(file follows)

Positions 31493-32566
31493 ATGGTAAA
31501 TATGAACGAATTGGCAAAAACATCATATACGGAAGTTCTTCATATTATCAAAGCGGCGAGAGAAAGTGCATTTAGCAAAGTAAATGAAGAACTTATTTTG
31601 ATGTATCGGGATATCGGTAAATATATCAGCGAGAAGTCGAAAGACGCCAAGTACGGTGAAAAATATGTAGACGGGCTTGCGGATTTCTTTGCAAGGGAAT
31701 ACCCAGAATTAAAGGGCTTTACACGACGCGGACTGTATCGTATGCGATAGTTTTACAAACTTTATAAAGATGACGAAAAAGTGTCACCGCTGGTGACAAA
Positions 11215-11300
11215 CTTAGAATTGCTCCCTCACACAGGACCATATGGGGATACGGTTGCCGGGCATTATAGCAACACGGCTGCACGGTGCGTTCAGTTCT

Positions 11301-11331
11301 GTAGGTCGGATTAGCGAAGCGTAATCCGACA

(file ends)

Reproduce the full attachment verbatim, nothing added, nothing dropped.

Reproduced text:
Positions 31493-32566
31493 ATGGTAAA
31501 TATGAACGAATTGGCAAAAACATCATATACGGAAGTTCTTCATATTATCAAAGCGGCGAGAGAAAGTGCATTTAGCAAAGTAAATGAAGAACTTATTTTG
31601 ATGTATCGGGATATCGGTAAATATATCAGCGAGAAGTCGAAAGACGCCAAGTACGGTGAAAAATATGTAGACGGGCTTGCGGATTTCTTTGCAAGGGAAT
31701 ACCCAGAATTAAAGGGCTTTACACGACGCGGACTGTATCGTATGCGATAGTTTTACAAACTTTATAAAGATGACGAAAAAGTGTCACCGCTGGTGACAAA
Positions 11215-11300
11215 CTTAGAATTGCTCCCTCACACAGGACCATATGGGGATACGGTTGCCGGGCATTATAGCAACACGGCTGCACGGTGCGTTCAGTTCT

Positions 11301-11331
11301 GTAGGTCGGATTAGCGAAGCGTAATCCGACA